DO /L, where did my string go?

#4
Actually, /Q seems to turn off looking for more switches. It works fine without quotes.
Code:
v:\> do x in /q /c /p /l /o:s (echo %x )
/c
/p
/l
/o:s
Couldn't /L behave similarly?

Oops! But with /Q, it does find (and get rid of) another /Q!
Code:
v:\> do x in /q /q /c /p (echo %x )
/c
/p
 

rconn

Administrator
Staff member
May 14, 2008
10,646
97
#5
No, /L can't behave like /Q without breaking backwards compatibility.

/Q will only work without quotes if you have no whitespace in your arguments.

Your examples cannot work unless DO has a custom parser. There's no way for a general-purpose parser to know that sometimes your options are options, and sometimes your options are arguments, and only you know the difference.

And DO is not going to have a custom parser.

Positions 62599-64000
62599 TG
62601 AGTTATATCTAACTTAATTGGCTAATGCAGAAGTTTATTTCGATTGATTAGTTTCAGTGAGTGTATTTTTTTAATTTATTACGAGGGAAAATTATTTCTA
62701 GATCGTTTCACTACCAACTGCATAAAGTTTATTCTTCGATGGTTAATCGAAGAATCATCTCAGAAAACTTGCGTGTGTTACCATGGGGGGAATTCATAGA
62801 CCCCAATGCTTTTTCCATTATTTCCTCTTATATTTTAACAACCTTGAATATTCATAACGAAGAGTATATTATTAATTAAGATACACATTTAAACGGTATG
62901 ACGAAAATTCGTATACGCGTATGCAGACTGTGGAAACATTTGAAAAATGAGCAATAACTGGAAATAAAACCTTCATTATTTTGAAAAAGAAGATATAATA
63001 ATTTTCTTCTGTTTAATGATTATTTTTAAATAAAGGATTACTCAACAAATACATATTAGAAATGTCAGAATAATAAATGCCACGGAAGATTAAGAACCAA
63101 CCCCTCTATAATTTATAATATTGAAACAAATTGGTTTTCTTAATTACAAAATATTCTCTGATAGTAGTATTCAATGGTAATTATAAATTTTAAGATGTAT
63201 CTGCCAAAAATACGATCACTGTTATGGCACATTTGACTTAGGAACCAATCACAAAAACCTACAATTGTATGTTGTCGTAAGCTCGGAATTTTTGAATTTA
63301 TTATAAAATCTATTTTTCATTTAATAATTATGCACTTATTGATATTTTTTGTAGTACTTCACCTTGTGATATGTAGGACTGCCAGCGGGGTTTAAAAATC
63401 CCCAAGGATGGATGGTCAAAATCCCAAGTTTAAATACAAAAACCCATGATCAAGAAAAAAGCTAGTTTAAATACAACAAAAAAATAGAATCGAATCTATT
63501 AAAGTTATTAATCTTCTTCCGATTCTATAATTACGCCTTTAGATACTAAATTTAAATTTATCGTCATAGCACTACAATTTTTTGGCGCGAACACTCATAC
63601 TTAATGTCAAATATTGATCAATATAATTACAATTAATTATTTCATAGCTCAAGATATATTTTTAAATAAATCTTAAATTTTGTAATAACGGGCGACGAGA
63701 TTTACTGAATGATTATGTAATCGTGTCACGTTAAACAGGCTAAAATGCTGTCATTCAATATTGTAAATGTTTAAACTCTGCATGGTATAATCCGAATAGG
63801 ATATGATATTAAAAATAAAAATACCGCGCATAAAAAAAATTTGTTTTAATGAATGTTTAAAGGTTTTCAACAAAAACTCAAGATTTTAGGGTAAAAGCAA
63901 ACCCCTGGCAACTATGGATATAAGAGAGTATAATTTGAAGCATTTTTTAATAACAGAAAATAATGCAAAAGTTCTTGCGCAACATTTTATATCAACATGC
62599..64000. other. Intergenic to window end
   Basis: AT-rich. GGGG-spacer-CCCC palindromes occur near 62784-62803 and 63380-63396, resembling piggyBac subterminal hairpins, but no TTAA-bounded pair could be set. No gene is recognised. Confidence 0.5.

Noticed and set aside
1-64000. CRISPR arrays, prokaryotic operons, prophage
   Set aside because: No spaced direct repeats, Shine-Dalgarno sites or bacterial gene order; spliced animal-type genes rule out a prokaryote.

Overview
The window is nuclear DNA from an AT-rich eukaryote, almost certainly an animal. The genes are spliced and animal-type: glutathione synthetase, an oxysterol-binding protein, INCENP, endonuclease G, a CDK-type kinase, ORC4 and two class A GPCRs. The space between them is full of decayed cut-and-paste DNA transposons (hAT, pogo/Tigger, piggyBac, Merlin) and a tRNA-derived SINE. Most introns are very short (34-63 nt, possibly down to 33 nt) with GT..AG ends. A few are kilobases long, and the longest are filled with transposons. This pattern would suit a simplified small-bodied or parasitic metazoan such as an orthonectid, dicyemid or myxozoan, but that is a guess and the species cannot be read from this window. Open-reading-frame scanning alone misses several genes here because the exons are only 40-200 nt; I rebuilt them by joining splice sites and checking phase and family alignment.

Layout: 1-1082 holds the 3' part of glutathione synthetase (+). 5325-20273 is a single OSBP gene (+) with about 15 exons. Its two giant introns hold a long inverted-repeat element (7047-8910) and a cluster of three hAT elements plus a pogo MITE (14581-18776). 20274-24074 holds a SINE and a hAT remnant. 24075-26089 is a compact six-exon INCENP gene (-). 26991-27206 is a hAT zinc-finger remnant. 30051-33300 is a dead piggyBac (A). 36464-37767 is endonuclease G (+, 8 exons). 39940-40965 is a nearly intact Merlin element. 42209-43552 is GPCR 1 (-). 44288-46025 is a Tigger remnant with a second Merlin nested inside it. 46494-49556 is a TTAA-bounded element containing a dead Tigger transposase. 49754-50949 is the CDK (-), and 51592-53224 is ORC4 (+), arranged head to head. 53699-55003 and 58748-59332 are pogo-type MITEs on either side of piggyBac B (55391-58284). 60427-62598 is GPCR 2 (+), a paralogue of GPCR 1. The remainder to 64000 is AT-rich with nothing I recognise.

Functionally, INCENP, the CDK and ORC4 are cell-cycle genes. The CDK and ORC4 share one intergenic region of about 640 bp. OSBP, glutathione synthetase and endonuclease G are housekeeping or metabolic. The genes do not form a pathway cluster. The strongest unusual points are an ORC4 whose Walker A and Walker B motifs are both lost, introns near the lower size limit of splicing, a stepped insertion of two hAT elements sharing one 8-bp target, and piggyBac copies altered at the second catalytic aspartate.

#6
Never mind. It just doesn't make sense to me. After /L, it accepts /q, /c, and /p as strings. But it won't accept /L (though it already has one) or /o:x (which, as a switch, is meaningless with /L).
Code:
v:\>  do x in /l /q /c /p (echo %x )
/q
/c
/p

v:\> do x in /l /o:x /q /c /p (echo %x )
/q
/c
/p

v:\> do x in /l /l /o:x /q /c /p (echo %x )
/q
/c
/p
 

rconn

Administrator
Staff member
May 14, 2008
10,646
97
#7
Nothing unexpected there -- some options (like /C, /P, and /Q) are only valid if they're at the beginning of the command.

Your /L /L is interpreted as a single option that you inexplicably repeated. It's not the parser's job to make assumptions about what you might have intended, and in fact this is a fairly common occurrence with aliases.

And the /O:x is processed and removed before the /L is processed.